I started just learning more and more bits and pieces. And so, I started having to just look into stuff, [which] meant trying to meet current players that were coming. I do have to say that this is the first time I’ve ever done a film that involves celebrities, and I’ll be happy never to have to do that again, because dealing with agents trying to get interviews and trying to get to see people, but people actually have been pretty helpful. It’s just none of them like [Nori] Aoki was really great. And then he left you know, I keep losing these characters, but I did collect some photos:

This is part of doing a film like this is that you end up with access. Also, the other thing that you’re going to see is that I’ve been invited into the clubhouse and have spent some time hanging out with these players. One funny story. [In one photo,] If you look on the table, in the middle of the clubhouse there, you see a bunch of Starbucks coffee. When I first walked in there, there were about 60 of them on the table, and I thought, ‘wow, these guys are really spoiled. They get their custom orders brought in from Starbucks every day.’ And one of the guys was like, ‘No, no, no. What happened was one of the rookies made a mistake. And he was late to the meeting. So this was his penance, he had to go and pick up custom orders for every one of the players. And he had to show up at Starbucks in his uniform. And so then he shows up with all these coffees and puts them on the table. And the ones that want the coffee come and get them and then they go, and you know, they’re just all just sort of very cavalier about this whole thing. And I was there to meet Kenta Maeda. And they told me to show up at 8:30 in the morning, and the trainer comes in and says ‘I’m really sorry he’s got to meet with the trainers this morning. And he’s going to be a little delayed. Can you just wait here?’ And I was like, ‘Well, yeah, I’m not going anywhere else because it took me so much effort to get to this point.’ So I hung out in the clubhouse from 8:30 until 11:30 in the morning! So you can imagine these guys are all looking at us like ‘what are you doing here?’ And one of them came over and he started going, ‘Oh, well, you guys want some coffee?’ and he brought me some coffee. I said, ‘What? I don’t really want a cold coffee.’ He’s like, ‘Oh I’ll go heat it up for you.’ And then you know, we just ended up just sort of shooting the shit with all these guys and just playing around, and there. They were a fun group in the clubhouse.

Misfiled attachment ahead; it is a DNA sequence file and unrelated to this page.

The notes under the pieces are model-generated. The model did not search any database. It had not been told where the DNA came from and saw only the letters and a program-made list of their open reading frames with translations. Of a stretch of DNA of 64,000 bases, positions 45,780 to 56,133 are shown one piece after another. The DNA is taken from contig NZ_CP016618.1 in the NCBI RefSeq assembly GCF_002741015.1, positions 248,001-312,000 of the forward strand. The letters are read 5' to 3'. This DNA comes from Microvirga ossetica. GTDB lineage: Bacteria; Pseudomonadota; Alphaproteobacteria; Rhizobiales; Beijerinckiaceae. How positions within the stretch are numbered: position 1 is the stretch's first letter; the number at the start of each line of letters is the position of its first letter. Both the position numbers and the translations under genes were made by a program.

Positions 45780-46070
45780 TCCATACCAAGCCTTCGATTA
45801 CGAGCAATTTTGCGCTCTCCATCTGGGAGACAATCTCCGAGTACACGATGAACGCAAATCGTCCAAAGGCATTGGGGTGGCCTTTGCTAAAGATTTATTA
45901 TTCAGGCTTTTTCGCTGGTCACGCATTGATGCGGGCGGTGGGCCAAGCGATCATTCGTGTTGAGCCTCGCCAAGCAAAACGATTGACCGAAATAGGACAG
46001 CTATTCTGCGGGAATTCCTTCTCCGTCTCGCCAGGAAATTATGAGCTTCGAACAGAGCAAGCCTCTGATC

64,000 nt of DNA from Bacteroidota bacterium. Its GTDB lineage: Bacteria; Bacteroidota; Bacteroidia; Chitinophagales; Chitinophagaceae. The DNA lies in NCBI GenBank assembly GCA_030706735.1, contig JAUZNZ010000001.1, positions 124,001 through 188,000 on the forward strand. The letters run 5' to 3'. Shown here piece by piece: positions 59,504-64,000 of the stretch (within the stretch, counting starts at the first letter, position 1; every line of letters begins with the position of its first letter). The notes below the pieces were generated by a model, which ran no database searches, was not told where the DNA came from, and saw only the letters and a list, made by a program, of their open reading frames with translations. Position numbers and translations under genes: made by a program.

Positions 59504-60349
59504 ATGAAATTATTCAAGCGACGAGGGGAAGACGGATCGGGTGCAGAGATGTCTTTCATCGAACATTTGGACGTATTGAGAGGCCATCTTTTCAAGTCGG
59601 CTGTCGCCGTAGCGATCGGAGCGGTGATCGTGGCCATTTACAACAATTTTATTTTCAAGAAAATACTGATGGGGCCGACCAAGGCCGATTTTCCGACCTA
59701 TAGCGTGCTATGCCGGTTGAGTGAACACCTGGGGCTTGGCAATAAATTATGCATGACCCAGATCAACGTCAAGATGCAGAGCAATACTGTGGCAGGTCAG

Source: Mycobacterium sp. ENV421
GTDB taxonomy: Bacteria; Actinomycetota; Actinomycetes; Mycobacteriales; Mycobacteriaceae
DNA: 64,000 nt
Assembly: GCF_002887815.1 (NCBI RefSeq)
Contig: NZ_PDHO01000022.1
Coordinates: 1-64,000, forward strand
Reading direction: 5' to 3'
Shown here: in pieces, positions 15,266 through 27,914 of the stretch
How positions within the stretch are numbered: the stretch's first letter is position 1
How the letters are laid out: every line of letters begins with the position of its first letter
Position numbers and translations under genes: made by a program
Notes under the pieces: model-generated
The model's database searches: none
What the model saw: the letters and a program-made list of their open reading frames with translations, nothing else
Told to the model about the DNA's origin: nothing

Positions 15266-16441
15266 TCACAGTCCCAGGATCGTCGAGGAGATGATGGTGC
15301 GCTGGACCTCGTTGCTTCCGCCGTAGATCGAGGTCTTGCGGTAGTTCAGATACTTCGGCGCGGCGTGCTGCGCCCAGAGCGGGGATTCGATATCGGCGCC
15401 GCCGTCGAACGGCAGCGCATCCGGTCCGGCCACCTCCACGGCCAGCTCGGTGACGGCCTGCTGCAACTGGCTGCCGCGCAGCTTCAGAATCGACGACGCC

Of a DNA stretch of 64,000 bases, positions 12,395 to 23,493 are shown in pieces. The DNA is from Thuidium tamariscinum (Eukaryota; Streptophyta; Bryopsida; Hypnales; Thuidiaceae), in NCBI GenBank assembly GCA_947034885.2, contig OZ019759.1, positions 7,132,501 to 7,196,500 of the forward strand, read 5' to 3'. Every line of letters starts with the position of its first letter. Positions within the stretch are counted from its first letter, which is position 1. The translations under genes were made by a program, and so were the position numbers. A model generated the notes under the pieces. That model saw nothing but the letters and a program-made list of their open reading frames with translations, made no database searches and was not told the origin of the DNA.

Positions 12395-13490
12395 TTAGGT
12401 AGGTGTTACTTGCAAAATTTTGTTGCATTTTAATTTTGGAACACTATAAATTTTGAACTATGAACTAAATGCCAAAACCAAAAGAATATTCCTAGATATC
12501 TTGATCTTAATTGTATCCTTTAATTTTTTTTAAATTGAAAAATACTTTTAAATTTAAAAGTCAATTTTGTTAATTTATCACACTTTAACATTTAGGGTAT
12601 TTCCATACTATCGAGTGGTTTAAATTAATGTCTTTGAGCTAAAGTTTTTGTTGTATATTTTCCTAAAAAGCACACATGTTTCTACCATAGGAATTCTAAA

(In her travels to different clubs, Gamo Romer also visited Washington D.C. for Opening Day, where she had a run-in with then reigning NL MVP, Bryce Harper)

What happened was Mashi (Masanori Murakami) and I had been invited to speak at a luncheon at the Sasakawa Peace Foundation in DC. So we had spoken at the luncheon like the day before, and Mashi of course figured out the next day was going to be Opening Day and he said he wanted to go to the game and I’m thinking to myself, ‘I don’t have any way of getting tickets or anything like that.’ So he’s like, ‘Okay, I’ll handle it.’ So I think he called Dusty Baker… [During the opening day ceremony,] I’m standing in a spot and when they sort of started the ceremony to present the MVP, suddenly, [Harper] was like four feet from me, taking all these pictures. There was one inning and then it got rained out. So we were standing inside most of the time. 

(After sharing more photos, Gamo Romer shared the first of three clips from her upcoming documentary; this clip focused on baseball in Japan before World War II, including a visit from the legendary Babe Ruth.)

Shane:

The one thing I really liked about that is that picture I’ve seen before of the Babe signing a ball for the Prince of Japan. I think it shows the level of celebrity that he had reached when the Prince of Japan is even admiring him.

Yuriko:

One thing that I forgot to mention earlier, but I definitely want to say is that you guys got to see Julia Ruth Stevens, Babe Ruth’s daughter. And that was [about] five years ago, she was 99 just about to turn 100, and 2 days ago, July 7, would have been her 104th birthday; she passed away last year. But she granted me that interview. I remember I got in touch with her son, the grandson, and he said, ‘Oh, Mom would love to talk to you about it.’ And she was the last surviving person from that 1934 tour. And she granted me what ended up being her last video interview. So it was lovely to hear the little stories, and she admitted to me things like she dated two of the ballplayers, even though her dad didn’t want her dating baseball players. She remembered fondly traveling to Japan.

Shane

It’s interesting [that] they talk about how Japan militarized the game and [even] eliminated the use of English words. When baseball first started in Japan, they kind of had their own approach and it’s kind of Samurai, Bushido approach. And then they had this big infatuation with American baseball. And then [after World War II there was] backlash against the Americans; maybe that helped to create the Japanese version of the game. Whereas other countries maybe like Latin America, maybe, don’t have a distinct version, as there wasn’t this concerted effort to really make it their own?